● Three-dimensional imaging: By post-processing volumetric data, a three-dimensional reconstruction of the renal vasculature can be rendered, offering a means to visualise the vascular tree (15). This is valuable for a comprehensive understanding of vascular anatomy, aiding in visualising the extent and location of stenosis.

● Evaluation of kidney perfusion and function: CT renal angiography allows for assessment of renal perfusion (blood flow) to the kidneys, helping determine the potential impact of RAS on kidney function and the overall clinical significance of the stenosis.

● Preoperative planning: In cases where surgical intervention is considered, such as renal artery angioplasty or stent placement, CT renal angiography provides detailed anatomical information of the specific location and characteristic of the stenosis, aiding in preoperative planning.

How is renal artery stenosis treated?

Diagnosis of RAS using imaging techniques such as CT renal angiography, is useful for guiding clinical decision making and appropriate therapy. Optimal medical therapy remains the central approach to treatment and management of RAS (15). Medications such as angiotensin-converting enzyme (ACE) inhibitors or angiotensin II receptor blockers (ARBs) can be prescribed (14). Other medications may be prescribed to manage comorbidities such as hypertension, hyperlipidaemia and diabetes as these conditions contribute to decline in renal function and accelerate the disease progression in ARAS (8). In addition, statins or antiplatelet therapy may be recommended.

For newly diagnosed ARAS, lifestyle modifications with diet, regular exercise and smoking cessation (8), can help manage contributing factors such as high blood pressure and atherosclerosis. Other procedures to treat RAS include surgical and percutaneous revascularisation (6), however, invasive management may only be indicated in a few cases such as symptomatic patients with severe RAS who continue to have acute severe worsening of renal function (14).

The ASTRAL trial was designed to determine whether there was clinical benefit from  revascularisation adjunct to optimal medical therapy compared to medical therapy alone (2). It was found that revascularisation therapy was not associated with any benefit to renal function, blood pressure, renal or cardiovascular events, or overall mortality when compared with patients treated with antihypertensive, antiplatelet, and cholesterol-lowering medication alone (2, 14). However, a limitation of the study was that patients with severe RAS (those presenting with kidney injury or pulmonary oedema) were unlikely to be included in the trial, as they were likely treated with revascularisation immediately (14).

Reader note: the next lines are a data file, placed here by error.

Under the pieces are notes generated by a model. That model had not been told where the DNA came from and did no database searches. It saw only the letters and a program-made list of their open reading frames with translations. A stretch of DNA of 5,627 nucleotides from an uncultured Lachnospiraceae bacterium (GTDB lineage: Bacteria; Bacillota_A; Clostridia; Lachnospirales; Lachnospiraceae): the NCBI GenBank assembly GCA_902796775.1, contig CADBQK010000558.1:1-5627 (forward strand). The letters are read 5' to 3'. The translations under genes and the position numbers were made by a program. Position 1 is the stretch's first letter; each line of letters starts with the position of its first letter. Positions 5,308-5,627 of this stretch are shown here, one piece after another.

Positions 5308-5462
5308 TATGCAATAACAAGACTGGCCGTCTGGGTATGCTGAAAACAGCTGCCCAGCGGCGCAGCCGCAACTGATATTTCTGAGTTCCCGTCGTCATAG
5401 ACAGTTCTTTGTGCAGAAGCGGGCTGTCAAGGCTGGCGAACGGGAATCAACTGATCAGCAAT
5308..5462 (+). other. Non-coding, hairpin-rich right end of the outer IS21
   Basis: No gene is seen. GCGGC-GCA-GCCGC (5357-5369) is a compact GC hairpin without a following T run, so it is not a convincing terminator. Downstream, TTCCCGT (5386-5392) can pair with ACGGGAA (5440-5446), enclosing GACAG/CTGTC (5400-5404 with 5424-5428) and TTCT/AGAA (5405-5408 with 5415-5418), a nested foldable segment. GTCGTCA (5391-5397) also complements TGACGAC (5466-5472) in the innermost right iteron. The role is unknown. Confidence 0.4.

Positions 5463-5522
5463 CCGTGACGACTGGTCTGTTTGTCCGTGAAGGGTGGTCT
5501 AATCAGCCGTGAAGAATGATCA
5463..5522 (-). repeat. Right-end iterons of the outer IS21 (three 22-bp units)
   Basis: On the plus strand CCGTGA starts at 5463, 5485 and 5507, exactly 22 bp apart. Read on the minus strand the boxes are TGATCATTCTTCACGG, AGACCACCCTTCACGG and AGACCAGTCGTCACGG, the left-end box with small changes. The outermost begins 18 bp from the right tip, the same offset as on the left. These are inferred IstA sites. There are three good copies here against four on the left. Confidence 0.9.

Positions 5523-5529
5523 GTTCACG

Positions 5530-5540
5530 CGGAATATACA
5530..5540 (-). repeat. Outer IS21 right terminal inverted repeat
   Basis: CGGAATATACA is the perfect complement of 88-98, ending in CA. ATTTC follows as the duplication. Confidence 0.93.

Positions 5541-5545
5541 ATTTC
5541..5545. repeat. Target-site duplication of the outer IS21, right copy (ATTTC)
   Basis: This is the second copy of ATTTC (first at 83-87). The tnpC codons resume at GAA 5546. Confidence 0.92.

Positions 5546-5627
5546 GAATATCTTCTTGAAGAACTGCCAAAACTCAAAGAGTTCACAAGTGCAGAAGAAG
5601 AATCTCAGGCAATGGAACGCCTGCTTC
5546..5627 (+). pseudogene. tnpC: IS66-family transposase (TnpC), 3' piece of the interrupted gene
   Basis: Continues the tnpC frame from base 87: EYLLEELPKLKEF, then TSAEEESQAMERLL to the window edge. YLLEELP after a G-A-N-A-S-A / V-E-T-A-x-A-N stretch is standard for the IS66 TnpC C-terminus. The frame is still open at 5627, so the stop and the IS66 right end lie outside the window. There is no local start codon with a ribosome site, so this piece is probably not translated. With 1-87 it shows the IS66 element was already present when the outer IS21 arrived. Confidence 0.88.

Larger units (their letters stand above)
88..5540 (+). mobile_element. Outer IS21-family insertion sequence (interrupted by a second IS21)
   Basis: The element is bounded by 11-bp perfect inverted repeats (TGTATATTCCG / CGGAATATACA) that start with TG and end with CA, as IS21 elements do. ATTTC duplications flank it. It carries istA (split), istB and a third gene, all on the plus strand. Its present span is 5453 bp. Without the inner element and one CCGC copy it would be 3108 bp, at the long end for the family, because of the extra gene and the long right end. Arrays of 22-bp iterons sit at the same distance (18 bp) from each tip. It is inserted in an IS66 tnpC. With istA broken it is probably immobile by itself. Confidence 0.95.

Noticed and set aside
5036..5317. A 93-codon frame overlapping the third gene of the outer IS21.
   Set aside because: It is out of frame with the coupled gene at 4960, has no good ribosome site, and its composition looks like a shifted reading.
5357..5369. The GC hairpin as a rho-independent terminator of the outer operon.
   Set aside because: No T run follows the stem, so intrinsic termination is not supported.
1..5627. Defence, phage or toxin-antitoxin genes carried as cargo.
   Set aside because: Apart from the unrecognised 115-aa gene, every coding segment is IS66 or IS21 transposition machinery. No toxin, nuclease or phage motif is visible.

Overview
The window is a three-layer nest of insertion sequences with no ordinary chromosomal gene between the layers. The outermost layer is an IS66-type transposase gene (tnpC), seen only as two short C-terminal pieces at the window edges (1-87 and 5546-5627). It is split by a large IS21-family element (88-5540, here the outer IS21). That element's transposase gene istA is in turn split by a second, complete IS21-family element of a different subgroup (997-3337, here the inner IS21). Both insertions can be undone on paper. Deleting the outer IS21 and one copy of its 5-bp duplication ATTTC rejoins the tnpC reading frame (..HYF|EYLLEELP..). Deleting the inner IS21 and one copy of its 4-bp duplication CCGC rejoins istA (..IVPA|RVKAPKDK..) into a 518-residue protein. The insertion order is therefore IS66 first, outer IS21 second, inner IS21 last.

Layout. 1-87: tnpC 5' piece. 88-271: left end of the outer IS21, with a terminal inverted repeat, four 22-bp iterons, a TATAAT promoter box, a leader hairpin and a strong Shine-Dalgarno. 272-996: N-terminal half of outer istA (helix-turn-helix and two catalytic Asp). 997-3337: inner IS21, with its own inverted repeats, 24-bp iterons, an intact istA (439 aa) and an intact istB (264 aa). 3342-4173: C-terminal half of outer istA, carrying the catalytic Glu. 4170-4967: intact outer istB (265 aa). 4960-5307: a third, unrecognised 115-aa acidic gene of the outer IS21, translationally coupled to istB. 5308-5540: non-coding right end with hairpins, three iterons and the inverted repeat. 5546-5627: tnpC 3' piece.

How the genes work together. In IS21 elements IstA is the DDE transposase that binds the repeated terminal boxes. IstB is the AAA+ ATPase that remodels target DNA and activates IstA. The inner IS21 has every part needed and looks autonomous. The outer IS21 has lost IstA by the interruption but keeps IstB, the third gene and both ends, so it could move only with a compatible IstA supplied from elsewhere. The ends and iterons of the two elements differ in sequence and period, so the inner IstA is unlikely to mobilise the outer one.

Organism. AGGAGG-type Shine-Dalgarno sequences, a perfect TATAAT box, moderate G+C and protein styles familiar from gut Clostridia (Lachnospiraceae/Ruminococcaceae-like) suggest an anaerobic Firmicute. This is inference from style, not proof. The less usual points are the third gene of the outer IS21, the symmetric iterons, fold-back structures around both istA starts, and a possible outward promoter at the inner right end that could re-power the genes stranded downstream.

It is evident that CT renal angiogram is a valuable tool for diagnosing renal artery stenosis, and crucial in assisting with treatment pathways to ensure optimal patient outcomes. This scan can be performed at NIA Radiology at both sites in Glenquarie and Ingleburn.


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2. ASTRAL Investigators, Wheatley, K., Ives, N., Gray, R., Kalra, P. A., Moss, J. G., Baigent, C., Carr, S., Chalmers, N., Eadington, D., Hamilton, G., Lipkin, G., Nicholson, A., & Scoble, J. (2009). Revascularization versus medical therapy for renal-artery stenosis. The New England Journal of Medicine, 361(20), 1953–1962. https://doi.org/10.1056/NEJMoa0905368

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5. de Mello Júnior, C. F., Araujo Neto, S. A., de Carvalho Junior, A. M., Rebouças, R. B., Negromonte, G. R., & de Oliveira, C. D. (2016). Multidetector computed tomography angiography of the renal arteries: normal anatomy and its variations. Radiologia Brasileira, 49(3), 190–195. https://doi.org/10.1590/0100-3984.2014.0048

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7. John Hopkins Medicine. (n.d.). Resistant hypertension. Retrieved December 1, 2023, from https://www.hopkinsmedicine.org/health/conditions-and-diseases/high-blood-pressure-hypertension/resistant-hypertension#:~:text=Resistant%20hypertension%20is%20 high%20blood,at%20their%20maximally%20tolerated%20doses

8. Manaktala, R., Tafur-Soto, J. D., & White, C. J. (2020). Renal artery stenosis in the patient with hypertension: Prevalence, impact and management. Integrated Blood Press Control, 20(13), 71-82. https://doi.org/10.2147/IBPC.S248579

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14. Vipparla, N., Kichloo, A., Albosta, M. S., Aljadah, M., Wani, F., & Lone, N. (2020). Resistant hypertension secondary to severe renal artery stenosis with negative duplex ultrasound: a brief review of different diagnostic modalities. Journal of Investigative Medicine High Impact Case Reports, 8.  ttps://doi.org/10.1177/2324709620914793

15. Weber, B. R., & Dieter, R. S. (2014). Renal artery stenosis: epidemiology and treatment. International Journal of Nephrology and Renovascular Disease, 7. https://doi.org/10.2147/IJNRD.S40175